This preview has been provided by Baroque & Beyond as part of a publicity exchange with CVNC. To learn more about CVNC’s publicity and partnership opportunities, please follow this link.

What could be better than One cello? Two cellos! Or three, or more . . . ! 

It’s difficult to imagine a sound more beautiful than a choir of cellos. The pleasure of cellos playing together goes back to the early history of the instrument in the 17th and 18th centuries. As the cello grew in popularity not only as an accompaniment instrument but as an important solo voice, cello duets and trios, and even the occasional quartet became increasingly common.

North Carolina’s Rich Community of Baroque Cellists

We are so lucky in North Carolina to have a wealth of cellists playing early instruments. Baroque & Beyond is happy to take advantage of this fact, bringing together six wonderful players: Lisa Liske, Chris Nunally, Caroline Stinson, Stephanie Vial, Sarah Wines, and Brent Wissick. In addition, two students from UNC and Duke University, new recruits to the study of historical styles, will be joining
us. Baroque & Beyond’s program will include cello duets by Georgio Antoniotti and Domenico Gabrielli, cello trios by Martin Berteau and Ermenegildo del Cinque, and a cello quartet by Michel Corrette. We will also play an arrangement for six cellos of Geminiani’s Concerto Grosso “La Follia” and Arvo Pärt’s Fratres, arranged for eight cellos.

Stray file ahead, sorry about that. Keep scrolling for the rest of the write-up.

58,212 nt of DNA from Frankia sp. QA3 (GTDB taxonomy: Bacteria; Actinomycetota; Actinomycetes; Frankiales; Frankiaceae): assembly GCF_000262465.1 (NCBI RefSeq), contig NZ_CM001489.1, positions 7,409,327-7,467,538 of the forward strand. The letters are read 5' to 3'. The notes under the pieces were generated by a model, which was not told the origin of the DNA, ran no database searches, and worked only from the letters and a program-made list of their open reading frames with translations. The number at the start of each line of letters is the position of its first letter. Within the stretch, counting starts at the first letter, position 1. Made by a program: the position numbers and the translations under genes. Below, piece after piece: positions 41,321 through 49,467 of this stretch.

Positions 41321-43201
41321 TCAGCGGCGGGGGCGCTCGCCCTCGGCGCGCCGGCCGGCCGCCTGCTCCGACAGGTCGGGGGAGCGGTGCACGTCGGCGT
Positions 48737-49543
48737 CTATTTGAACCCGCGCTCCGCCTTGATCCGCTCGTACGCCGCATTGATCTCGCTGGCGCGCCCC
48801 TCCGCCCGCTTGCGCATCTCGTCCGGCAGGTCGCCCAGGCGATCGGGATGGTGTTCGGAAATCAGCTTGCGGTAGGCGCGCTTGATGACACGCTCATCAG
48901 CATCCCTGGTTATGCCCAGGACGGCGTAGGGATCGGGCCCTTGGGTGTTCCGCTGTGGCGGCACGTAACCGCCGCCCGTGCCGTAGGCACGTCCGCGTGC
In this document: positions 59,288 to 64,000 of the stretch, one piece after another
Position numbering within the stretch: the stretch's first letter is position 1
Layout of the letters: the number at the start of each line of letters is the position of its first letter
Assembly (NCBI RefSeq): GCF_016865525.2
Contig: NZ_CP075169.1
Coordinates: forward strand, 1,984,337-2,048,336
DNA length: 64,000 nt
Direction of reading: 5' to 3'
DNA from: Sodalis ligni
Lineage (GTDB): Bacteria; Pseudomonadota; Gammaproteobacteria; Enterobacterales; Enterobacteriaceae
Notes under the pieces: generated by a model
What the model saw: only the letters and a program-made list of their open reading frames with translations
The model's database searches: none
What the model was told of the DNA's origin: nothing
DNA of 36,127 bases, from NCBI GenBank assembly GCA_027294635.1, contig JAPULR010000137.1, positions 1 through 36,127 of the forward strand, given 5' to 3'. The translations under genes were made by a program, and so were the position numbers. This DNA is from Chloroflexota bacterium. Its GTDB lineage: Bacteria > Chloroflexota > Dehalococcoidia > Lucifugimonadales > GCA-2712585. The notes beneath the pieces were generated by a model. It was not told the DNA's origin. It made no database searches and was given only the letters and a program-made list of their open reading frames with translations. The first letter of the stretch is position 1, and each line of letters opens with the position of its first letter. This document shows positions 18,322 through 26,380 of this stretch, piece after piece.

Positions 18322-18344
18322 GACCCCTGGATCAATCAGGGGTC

Contemporary Music for Baroque Ensembles

It is not commonly known that Fratres, one of Arvo Pärt’s most beloved compositions, was originally composed for the Estonian Early Music Ensemble Hortus Musicus. The group’s exploration of early Medieval and Renaissance instruments and forms accorded with Pärt’s highly meditative and chant-inspired tintinnabuli style (the “mathematically exact connection” between lines of tonic triad arpeggio and stepwise diatonic motion, to quote the composer – follow the link for a detailed explanation by Luminous Voices). The work was designed from the outset in 1977 as three-part music without fixed instrumentation. A quick YouTube search will yield a diverse arrangements – wonderful solo sonata versions, often including the compelling variations added by Gidon Kramer in 1980, as well as arrangements for small orchestras and of course cello ensembles. We hope our version for 8 Baroque cellos will prove equally captivating.

Baroque & Beyond is presented by Preservation Chapel Hill.
610 East Rosemary Street, Chapel Hill, NC 27514